“Feminists want us to define these ugly sexual encounters as rape “

Recently I came across an article written by Cathy Young of the Washington Post. It was titled what you see above in quotations. This piece bothered me for what it said as well as what it didn’t say. Not only was Cathy Young highly critical of “feminists” but she was seemingly against any modern day terminology surrounding rape. While I do agree, it can be confusing nowadays in the social world, the fact of the matter is, things arent straightforward in many situations. Are there grey areas in sexual situations? Of course. And on that  note, this is all the more reason (not less) to be clear in matters of consent.

A little bit of Ms. Young’s background: Young is a research associate at the Washington, D.C.-based libertarian think tank Cato Institute, for which she co-authored a 1996 policy analysis paper, “Feminist Jurisprudence: Equal Rights or Neo-Paternalism?”. Her writing covers a variety of topics in politics and culture, with particular focus on gender issues and feminism,  frequently agreeing with men’s rights activists, while criticizing them for emulating the identity politics associated with some forms of feminism. Ms. Young has made a career out of castigating women’s movements as well as railing against any kind of topic around sexual violence. To that end, one could consider her opinion to be one of extreme bias in this regard. I find it hard to take her opinion or her articles at all seriously considering her history and complete lack of neutrality.

In the aforementioned article, Young refers in the general term to “feminists” and the “feminist movement”
while seemingly unaware that there are in fact many types of feminists not one singular stereotype. The fact that Young does not seem to know this tells me off the bat that she has little idea of what shes talking about, but nonetheless onward….

Young  then proceeds to criticize modern day terminology and ideas around rape implying that women everywhere are encouraged to label sexual encounters rape more often than not. I highly doubt this is the case, esp given that Young has no facts or statistics to support this implication. Terns such as “date rape” “consent” “spousal rape” and “rape culture” have real meaning in our modern day society. These ideas did not come about out of thin air but out of time, education, experience and understanding. The fact that Young broadly sweeps all of that under the rug shows she could use quite a bit more of all of those things  (education, experience and understanding)  before airing such ill informed opinions.

Domestic Violence and Relationships…its complicated

As horrifying as the recent events surrounding football player Ray Rice are, it is a good thing to bring conversations about domestic violence out from behind locked doors. For those that aren’t aware, Ray Rice is  a football player with the Baltimore Ravens. In a video recently made public, Rice is seen punching his then-girlfriend to the point of making her unconscious. He then dragged her out of an elevator and left her in front of onlookers in a lobby. Rice is a classic abuser. He waited until he thought he was alone and could hit his victim behind closed doors. Victims are afraid of their batterers, and now that people have seen the video, hopefully this gives an idea as to why. I’m sure Palmer (girlfriend-now-wife) was terrified of getting Rice in trouble with the police or the NFL, but thankfully they weren’t alone, the cameras were watching. And now, so is the world.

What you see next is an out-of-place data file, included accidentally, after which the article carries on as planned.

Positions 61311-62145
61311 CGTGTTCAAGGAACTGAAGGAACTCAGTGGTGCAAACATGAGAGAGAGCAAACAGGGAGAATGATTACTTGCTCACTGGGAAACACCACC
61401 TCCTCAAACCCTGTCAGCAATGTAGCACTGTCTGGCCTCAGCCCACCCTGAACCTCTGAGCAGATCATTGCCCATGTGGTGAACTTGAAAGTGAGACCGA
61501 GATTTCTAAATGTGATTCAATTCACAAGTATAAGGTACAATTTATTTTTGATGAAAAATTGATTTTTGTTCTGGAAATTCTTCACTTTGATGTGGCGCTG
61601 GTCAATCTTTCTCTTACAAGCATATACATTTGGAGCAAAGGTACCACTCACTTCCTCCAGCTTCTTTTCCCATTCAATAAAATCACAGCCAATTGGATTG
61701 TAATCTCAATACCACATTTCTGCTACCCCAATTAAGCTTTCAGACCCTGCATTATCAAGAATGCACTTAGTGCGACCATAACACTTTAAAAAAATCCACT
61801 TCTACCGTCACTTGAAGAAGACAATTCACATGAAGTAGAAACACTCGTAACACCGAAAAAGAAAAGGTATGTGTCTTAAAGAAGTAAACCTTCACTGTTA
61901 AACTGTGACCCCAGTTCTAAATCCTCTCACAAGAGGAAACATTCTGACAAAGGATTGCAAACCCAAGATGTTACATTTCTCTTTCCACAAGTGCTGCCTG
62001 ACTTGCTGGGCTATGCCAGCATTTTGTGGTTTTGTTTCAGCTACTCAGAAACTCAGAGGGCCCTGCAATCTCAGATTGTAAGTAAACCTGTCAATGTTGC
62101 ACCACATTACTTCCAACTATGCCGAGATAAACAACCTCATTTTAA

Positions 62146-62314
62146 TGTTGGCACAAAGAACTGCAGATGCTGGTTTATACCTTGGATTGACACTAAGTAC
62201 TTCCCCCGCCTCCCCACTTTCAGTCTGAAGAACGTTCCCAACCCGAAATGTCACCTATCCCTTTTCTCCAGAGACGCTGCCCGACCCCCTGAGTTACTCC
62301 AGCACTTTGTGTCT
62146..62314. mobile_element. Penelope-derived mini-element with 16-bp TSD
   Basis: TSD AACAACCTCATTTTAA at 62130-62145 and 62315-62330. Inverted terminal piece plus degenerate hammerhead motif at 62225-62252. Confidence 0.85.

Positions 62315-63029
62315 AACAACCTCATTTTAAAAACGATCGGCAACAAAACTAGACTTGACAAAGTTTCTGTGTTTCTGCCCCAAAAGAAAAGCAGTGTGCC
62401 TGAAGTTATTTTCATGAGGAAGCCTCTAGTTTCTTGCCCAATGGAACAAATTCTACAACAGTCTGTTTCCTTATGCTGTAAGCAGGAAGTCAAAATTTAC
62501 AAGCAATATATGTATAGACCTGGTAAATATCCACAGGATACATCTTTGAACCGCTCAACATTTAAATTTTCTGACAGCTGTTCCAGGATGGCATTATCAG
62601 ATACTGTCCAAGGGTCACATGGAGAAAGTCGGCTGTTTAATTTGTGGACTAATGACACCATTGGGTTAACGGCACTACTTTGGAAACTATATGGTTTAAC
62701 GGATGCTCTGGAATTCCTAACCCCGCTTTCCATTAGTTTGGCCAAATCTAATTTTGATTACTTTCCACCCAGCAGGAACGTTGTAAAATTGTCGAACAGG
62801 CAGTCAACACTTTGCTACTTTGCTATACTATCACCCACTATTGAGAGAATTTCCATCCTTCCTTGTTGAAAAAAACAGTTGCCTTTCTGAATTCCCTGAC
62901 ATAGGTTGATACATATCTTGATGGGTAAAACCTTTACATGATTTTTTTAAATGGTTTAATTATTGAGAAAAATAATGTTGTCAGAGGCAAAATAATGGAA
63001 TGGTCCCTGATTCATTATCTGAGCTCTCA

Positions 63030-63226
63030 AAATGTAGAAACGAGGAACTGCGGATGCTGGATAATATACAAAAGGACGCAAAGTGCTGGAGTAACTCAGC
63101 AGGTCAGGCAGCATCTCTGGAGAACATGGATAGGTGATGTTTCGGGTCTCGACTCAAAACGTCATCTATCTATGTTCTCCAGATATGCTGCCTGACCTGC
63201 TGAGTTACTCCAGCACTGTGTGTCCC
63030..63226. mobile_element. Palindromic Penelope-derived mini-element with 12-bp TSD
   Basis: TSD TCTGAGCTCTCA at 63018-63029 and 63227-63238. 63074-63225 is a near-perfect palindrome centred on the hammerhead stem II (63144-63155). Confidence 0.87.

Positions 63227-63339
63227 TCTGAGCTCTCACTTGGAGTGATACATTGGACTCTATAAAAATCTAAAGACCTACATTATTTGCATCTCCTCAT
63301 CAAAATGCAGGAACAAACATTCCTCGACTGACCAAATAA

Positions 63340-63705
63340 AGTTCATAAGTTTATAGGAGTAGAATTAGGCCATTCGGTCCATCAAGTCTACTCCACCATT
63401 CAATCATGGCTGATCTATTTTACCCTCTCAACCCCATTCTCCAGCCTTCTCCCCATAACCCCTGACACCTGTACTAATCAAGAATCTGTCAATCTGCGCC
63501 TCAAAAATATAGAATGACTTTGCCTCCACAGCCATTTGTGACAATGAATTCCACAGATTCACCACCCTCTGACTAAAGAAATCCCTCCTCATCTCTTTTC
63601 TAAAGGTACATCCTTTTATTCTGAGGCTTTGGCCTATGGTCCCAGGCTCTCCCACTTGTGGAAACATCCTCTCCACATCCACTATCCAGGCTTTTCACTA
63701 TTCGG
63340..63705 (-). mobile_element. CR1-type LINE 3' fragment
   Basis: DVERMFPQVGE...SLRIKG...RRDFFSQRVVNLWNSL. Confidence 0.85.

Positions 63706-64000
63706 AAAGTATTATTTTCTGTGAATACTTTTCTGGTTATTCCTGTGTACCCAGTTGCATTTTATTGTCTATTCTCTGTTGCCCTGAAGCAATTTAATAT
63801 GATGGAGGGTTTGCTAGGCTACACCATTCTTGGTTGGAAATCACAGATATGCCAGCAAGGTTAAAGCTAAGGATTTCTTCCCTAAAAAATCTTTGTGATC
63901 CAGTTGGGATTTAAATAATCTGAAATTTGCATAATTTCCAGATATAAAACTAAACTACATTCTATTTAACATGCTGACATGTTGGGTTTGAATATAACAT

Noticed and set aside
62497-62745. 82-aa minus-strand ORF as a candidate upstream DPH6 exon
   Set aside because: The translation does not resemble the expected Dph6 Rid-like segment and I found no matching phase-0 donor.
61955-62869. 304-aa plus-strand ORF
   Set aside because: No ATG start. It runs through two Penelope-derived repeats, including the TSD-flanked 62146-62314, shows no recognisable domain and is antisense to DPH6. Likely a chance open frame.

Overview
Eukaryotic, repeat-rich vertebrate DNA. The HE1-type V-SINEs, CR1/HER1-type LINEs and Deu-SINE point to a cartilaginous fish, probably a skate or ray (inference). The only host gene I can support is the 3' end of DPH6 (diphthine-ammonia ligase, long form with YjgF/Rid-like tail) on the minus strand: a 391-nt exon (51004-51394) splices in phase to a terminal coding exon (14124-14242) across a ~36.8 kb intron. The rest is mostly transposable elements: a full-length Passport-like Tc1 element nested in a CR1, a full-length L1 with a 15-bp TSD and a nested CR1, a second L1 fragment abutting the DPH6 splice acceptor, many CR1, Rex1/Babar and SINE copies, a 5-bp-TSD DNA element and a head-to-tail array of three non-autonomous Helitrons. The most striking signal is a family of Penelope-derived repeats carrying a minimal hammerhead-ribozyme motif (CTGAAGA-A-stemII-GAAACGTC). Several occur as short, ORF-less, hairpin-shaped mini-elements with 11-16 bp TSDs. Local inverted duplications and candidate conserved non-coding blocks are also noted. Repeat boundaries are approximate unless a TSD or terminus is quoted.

Domestic violence isn’t a rare phenomenon in America. According to the National Coalition Against Domestic Violence, an estimated 1.3 million women are victims of physical assault by an intimate partner each year, and 1 in every 4 women will experience domestic violence in her lifetime. Unfortunately, these are just nameless facts and figures. Palmer is a real person with real problems. When this incident came to light, Rice’s teammates, instead of reacting in horror or shock, rallied around him to the point of this appearing on the team’s Twitter page: “Janay Rice says she deeply regrets the role that she played the night of the incident.” Hows that for standing up for women? Way to go NFL. I have to wonder what “role” was that exactly? Not running away from a man whose career is built on running & tackling? Not calling for help among his friends that clearly serve his interests? Not taking the stairs instead of the elevator? I also have to question why all the people in the lobby did not call police upon seeing this event. But that is neither here nor there at this point I guess.

Famous or not, this situation is exemplary of CLASSIC domestic violence. The beating behind closed doors, hiding behind money/friends/prestige, victim blaming. The elements are all there.

While many cheered the NFL’s move to punish Rice’s  behavior, several media outlets fell into the classic mode of  victim blaming. “Let’s not all jump on the bandwagon of demonizing this guy,” said Fox News contributor Ben Carson. “He obviously has some real problems, and his wife obviously knows that, because she subsequently married him.” While that is true, and horrifying to those of us not in violent relationships, there are MANY reasons for Janay Palmer (now Rice) choice to do so, none of which we are privy to. However the recent creation of stories falling under the hashtag #WhyIStayed can give us clues. Women and men have shared their experiences and detailed reasons they had for staying in an abusive relationship.